Thursday, June 26, 2008

SUMMER PROJECT POST: Global Food Production

While reading the following articles (they’re short), keep these questions in mind:

What are global trends in grain production?
What are the principal uses of grain in the United States and the world?
Can global food supplies feed a growing population?


Why Ethanol Production Will Drive World Food Prices Even Higher in 2008
By Lester R. Brown

By Lester R. Brown

Critically answer one or several of the following questions and post your answers to our blog:

1. How do you think substituting ethanol for oil as a transport fuel will affect grain supplies (how has it already affected global grain supplies)? What evidence supports your view?
2. What percent of global grain harvest was fed to animals in 2006? Do a little research to find out. Should we discourage meat consumption or encourage grass feed instead of grain for livestock to free grain to feed the world’s hungry? How would your decision affect you personally?
3. What is the current global population? Check out this website to find out:
Do you think it is possible to feed a global human population of 9 billion? Support your answer.
4. Lester Brown doesn’t offer any alternatives to the use of ethanol as a source of fuel. Can you offer a solution to our growing energy needs that will not adversely affect global food supplies?
5. Have you or your family members noticed an increase in food prices? Find out. Discuss the issue with your parents or whoever buys the bread in you household. Share with us what you find out.


Anonymous said...

The world's oil prices are big news in today's headlines and it seems that the change in price for that is affecting a lot more, from the price of all goods increasing to the price of airline tickets also going up. Although Lester Brown says there aren't any alternatives for ethanol as a fuel, there are other ways to power cars which could eliminate the NEED for fuel, such as electric cars, solar powered cars, or vegetable oil converted car. Although you need a little diesel fuel for the vegetable oil converted cars, it would eliminate the dramatic need for oil. I think everyone has noticed the increase in food prices because it's such a noticeable increase, its amazing! When substituting ethanol for oil as a fuel, more corn would be produced which could lead to other problems, like nutrient depletion from the soil, which would make the soil inadequate for growing other things. Like the law of motion, for every action there is an equal but opposite reaction. The same goes for this: oil prices increase -> the idea for ethanol comes up -> more corn and grains are produced -> food prices increase -> problem. There are plenty of solutions, we just need to look harder and try to take steps that won't fix some problems and cause others!-Jessica Meyers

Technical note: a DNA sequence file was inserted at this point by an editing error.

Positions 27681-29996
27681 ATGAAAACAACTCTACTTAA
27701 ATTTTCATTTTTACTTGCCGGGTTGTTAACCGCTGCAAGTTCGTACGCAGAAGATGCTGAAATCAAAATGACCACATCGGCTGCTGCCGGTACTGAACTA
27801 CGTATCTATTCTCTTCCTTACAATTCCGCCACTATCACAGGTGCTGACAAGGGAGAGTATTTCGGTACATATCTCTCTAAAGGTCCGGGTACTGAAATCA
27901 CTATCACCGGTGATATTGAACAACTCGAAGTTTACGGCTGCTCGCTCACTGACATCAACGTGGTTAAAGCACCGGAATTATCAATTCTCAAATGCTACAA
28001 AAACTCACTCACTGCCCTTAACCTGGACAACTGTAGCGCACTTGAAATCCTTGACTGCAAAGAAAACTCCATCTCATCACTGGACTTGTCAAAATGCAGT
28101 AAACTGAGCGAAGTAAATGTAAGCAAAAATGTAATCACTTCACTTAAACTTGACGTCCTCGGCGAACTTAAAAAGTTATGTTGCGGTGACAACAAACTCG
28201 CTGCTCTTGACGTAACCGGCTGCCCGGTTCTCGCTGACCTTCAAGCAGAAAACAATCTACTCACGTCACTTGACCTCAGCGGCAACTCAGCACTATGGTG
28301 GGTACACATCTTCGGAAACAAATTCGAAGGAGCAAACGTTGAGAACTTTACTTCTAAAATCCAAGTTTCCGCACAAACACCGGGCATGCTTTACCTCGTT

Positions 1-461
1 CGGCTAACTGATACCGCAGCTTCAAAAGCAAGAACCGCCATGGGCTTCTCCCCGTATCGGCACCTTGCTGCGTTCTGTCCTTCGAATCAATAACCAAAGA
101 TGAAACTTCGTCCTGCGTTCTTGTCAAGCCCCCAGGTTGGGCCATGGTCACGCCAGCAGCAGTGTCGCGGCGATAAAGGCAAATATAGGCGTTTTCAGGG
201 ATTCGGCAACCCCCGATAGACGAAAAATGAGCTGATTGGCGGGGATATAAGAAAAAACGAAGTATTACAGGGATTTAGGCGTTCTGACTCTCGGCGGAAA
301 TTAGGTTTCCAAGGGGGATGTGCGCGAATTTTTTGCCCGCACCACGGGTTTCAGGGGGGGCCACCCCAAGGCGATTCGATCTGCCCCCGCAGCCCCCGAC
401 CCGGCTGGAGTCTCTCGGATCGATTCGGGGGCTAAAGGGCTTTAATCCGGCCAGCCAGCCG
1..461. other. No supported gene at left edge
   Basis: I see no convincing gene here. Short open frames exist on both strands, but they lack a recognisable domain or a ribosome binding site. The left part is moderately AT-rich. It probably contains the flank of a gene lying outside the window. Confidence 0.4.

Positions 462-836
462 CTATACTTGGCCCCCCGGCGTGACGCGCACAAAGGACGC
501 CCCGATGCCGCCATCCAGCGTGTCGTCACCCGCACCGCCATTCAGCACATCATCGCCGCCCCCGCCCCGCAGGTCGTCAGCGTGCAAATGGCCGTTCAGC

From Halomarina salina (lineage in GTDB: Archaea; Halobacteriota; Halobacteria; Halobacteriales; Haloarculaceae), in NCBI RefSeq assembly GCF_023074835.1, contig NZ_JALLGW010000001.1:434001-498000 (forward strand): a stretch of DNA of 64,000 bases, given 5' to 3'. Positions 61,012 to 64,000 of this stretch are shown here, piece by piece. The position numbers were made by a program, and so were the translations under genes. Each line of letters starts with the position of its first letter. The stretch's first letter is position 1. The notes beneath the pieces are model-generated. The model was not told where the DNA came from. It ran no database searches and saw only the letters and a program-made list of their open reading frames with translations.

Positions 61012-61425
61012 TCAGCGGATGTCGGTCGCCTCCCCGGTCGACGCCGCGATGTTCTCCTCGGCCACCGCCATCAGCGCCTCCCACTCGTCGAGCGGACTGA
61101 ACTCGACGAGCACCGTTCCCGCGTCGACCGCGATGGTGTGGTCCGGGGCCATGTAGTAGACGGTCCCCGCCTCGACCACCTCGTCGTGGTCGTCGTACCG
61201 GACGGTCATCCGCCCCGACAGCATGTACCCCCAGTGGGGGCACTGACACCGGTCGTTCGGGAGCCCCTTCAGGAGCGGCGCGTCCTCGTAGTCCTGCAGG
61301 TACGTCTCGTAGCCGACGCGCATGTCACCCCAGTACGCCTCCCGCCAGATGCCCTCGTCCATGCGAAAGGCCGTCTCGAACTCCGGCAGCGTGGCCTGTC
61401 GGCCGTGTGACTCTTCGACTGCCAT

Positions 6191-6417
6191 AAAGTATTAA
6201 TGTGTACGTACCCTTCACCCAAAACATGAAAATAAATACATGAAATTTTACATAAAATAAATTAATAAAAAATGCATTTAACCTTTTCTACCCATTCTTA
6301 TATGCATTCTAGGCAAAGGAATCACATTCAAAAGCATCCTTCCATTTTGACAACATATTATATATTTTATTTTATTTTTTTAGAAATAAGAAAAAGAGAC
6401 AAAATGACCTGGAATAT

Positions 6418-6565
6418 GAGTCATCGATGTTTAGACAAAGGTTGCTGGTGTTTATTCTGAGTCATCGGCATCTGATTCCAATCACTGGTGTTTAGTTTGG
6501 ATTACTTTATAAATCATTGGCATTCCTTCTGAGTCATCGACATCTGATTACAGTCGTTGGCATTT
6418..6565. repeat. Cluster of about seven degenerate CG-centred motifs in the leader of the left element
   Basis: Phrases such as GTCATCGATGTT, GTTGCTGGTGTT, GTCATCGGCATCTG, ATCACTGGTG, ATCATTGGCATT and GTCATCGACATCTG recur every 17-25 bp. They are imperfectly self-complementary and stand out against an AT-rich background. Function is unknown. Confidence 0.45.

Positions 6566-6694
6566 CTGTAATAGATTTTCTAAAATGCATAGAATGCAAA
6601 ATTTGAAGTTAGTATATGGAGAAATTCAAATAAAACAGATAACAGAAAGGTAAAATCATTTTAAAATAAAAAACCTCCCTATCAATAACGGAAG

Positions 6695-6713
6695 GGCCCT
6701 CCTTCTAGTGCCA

Katarina said...

Although I couldn't find the exact amount of grain that was consumed by animals all around the world in 2006, I don't think discouraging meat consumption will do our country any good. Seriously, most people don't really care that much about our economy or world anyway, and would probably not be willing to give up their meat. Instead, I think encouraging grass feed would have a greater effect. For starters, animals can survive on grass, so we're not actually hurting them or taking away any meat supplies by making the switch. Also, people don't eat grass, so I don't think there's andy way this would cause future hunger problems for humans. Third, the world gets more grain. So, we accomplish the goal without causing any other serious hunger problems. According to that website, in July 2nd, at 10:32:44, the total world population is 6,684,207,683 and growing by the second. If our world's population reached 9 billion, I think we'd all have some serious problems. If right now we're having problems feeding our population and there's this much social and political unrest, I don't even want to think about the consequences we would encounter. Unfortunately, just because the population increases by almost half, our food production doesn't. If we don't find a solution now, I don't think the world's population could even reach a number that large -- we'd all starve! As for alternate sources of food (other than the ones Jess mentioned), what about hydrogen? I mean, hybrids are kind of a big thing now, and I'm sure if they made hydrogen products easily accessible and cheaper than those run on gas, people would eagerly make the switch.

Ms. Stotler said...

Here's another wrinkle in the global food production story; check out the article at the link below about how nations in the Middle East are having to choose between growing crops and conserving water:

Anonymous said...

This reminds me a little of a blog that Ms. Jenkins posted about unsuitable water in the world, how little of it there is and how much of that little bit isn't contaminated. When countries in the Middle East are forced to choose between eating or drinking, this brings up issues other than the cost of oil and food, but how the world is changing for the worse...